Journeying to the different planetary systems and noting their diversity is a mind-expanding experience. When I’ve used the app on the subway, I’ve found that it’s a great conversation starter, as several people have looked in rapt attention over my shoulder and asked me what it was that they were seeing.
From this “starship” view you can e-mail, tweet, post to Facebook, print, copy, or save a screenshot of the animation to your camera roll. You can also access information about the Milky Way view, search for your next planetary target (for example, Alpha Centauri Bb, the planet recently discovered in the star system nearest to Earth, adjust settings such as zoom speed and the orbit speed of planets, the addition and subtraction of constellation lines and the like.
News and Other Features
The Exoplanet News section briefly notes the latest exoplanet discoveries and other relevant items. You can receive these as push notices as well. Exoplanet News gives a basic yet solid overview of exoplanetology, the different methods of detecting these worlds, and the different types of worlds being discovered.
Milky Way gives a 3D view of our galaxy, which lets you zoom in and see the locations of all known exoplanets relative to the Sun, which remains in the center of the field of view as you zoom in and out. Correlation Diagrams lets researchers, and the curious, plot different exoplanet characteristics against each other, drawing from the full database of confirmed planets. For instance, you could correlate the radius of exoplanets versus their orbital periods. You can save the results in PDF form and e-mail them, as well. About/Add-ons gives you 3 choices for in-app purchase: Galaxies and CMB (the cosmic microwave background radiation) ($0.99); Kepler Objects of Interest (the addition of yet to be confirmed Kepler planet candidates to the database); and Remove Ads ($1.99).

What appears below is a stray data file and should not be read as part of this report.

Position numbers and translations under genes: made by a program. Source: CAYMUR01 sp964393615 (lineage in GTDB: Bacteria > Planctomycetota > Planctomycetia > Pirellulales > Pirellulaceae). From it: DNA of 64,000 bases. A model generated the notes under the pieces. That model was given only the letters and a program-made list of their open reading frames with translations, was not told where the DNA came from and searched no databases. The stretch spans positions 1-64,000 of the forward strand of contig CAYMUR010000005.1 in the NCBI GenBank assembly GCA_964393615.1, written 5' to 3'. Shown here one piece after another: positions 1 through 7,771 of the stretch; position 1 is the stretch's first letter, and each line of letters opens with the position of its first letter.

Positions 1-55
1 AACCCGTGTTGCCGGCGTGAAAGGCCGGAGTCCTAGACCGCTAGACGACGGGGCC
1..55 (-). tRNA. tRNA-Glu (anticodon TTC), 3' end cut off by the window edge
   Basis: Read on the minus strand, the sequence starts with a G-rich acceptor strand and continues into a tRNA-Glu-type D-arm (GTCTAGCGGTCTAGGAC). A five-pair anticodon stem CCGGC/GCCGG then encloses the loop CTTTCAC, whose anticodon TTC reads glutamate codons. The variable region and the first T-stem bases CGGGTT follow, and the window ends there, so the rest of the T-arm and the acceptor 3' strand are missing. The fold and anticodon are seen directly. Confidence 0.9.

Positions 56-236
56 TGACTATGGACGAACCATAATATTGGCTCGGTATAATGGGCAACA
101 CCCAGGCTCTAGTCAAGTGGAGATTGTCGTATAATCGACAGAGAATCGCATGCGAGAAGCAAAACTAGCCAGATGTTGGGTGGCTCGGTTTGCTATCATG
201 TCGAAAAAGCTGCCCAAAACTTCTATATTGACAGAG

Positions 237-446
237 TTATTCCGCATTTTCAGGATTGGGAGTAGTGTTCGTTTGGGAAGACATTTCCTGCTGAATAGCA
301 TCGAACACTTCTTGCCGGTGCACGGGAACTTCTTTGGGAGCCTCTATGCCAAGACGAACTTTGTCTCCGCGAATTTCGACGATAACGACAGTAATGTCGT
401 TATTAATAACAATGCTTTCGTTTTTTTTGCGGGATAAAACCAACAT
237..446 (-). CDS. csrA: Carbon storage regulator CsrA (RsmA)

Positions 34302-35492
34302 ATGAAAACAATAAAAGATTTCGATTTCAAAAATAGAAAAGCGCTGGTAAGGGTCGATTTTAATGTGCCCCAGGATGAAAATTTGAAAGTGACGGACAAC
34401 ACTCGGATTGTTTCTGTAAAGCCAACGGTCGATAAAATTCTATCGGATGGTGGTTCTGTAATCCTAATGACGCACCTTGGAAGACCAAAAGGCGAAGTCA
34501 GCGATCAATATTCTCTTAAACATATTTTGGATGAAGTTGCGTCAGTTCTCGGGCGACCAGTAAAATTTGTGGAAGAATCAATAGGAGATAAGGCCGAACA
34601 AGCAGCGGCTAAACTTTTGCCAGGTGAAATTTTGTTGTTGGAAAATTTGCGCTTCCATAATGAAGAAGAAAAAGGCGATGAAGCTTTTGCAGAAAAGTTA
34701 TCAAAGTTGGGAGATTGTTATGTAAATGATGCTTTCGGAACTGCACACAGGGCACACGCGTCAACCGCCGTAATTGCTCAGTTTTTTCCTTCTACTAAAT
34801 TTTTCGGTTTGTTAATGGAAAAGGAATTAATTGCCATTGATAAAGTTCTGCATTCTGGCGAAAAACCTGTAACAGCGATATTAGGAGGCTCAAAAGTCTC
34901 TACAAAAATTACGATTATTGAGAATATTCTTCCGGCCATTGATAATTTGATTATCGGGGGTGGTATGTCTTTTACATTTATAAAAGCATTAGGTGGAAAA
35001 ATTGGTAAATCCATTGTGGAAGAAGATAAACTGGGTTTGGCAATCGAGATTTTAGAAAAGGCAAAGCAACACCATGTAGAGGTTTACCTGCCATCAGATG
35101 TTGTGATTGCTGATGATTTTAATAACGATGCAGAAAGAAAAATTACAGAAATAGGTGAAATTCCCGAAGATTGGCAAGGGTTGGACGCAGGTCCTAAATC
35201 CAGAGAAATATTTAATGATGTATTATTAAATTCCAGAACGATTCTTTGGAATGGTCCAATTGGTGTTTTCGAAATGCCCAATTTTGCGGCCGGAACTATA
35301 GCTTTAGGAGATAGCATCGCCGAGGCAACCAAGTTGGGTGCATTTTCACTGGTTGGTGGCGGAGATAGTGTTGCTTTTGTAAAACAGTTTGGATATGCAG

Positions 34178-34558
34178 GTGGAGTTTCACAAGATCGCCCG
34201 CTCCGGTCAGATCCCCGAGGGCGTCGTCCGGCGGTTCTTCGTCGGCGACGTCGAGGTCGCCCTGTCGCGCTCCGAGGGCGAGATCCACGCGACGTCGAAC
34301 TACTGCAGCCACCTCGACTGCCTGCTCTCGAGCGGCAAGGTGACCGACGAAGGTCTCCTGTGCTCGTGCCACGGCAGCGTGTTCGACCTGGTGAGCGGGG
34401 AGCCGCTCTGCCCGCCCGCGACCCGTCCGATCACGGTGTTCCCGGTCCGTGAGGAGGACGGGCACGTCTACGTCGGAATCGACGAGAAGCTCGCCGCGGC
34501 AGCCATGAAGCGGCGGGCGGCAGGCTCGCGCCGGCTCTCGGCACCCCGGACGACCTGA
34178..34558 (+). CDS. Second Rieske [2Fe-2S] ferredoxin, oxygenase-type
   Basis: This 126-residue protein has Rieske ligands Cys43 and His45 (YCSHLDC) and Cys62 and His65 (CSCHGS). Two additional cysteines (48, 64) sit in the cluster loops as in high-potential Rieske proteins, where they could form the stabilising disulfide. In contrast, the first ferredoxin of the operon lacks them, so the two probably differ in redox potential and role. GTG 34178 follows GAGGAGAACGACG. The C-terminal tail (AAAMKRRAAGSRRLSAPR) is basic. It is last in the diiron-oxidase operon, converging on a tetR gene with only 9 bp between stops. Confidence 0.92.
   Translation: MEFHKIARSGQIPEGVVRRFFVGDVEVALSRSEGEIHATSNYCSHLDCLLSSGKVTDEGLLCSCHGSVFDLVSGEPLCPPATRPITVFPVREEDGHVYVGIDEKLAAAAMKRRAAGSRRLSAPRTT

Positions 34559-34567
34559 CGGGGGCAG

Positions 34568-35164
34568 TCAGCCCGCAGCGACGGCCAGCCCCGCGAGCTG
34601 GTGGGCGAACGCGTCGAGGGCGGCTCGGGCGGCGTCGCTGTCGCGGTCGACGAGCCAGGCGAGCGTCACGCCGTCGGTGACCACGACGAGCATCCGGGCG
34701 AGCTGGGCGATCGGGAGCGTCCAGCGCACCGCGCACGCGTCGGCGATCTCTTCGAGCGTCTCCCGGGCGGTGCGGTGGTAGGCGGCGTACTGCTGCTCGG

The app has been consistently revised and improved; it’s now in version 9.8. The one issue of note that I’ve encountered is that it crashes now and then, and you may have to shut your iPad off and restart it for the app to work again. But that’s a small inconvenience in what otherwise is an informative and visually striking app that reveals pictorially all the new solar systems that astronomers are discovering.
Journey to the Exoplanets, the other Editors’ Choice exoplanet app, is an ebook collaboration between Scientific American and Farrar, Straus and Giroux. It has beautiful artists’ renditions of how these new worlds might look, and informative text that should appeal to younger students and interested laymen.
The Exoplanet app reviewed here, on the other hand, is more of a catalogue or database, providing detailed information about all known discoveries. It provides an overview of the study of exoplanets as well. What really sets it apart, and also makes it an Editors’ Choice, is the wonderful set animations of all the confirmed planetary systems. Although some of the app’s content is admittedly quite geeky and suitable for advanced students or researchers, these animations should appeal to most anyone with the slightest interest in science, and spark the imaginations of a new generation of astronomers.
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Copyright © 2012 Ziff Davis, Inc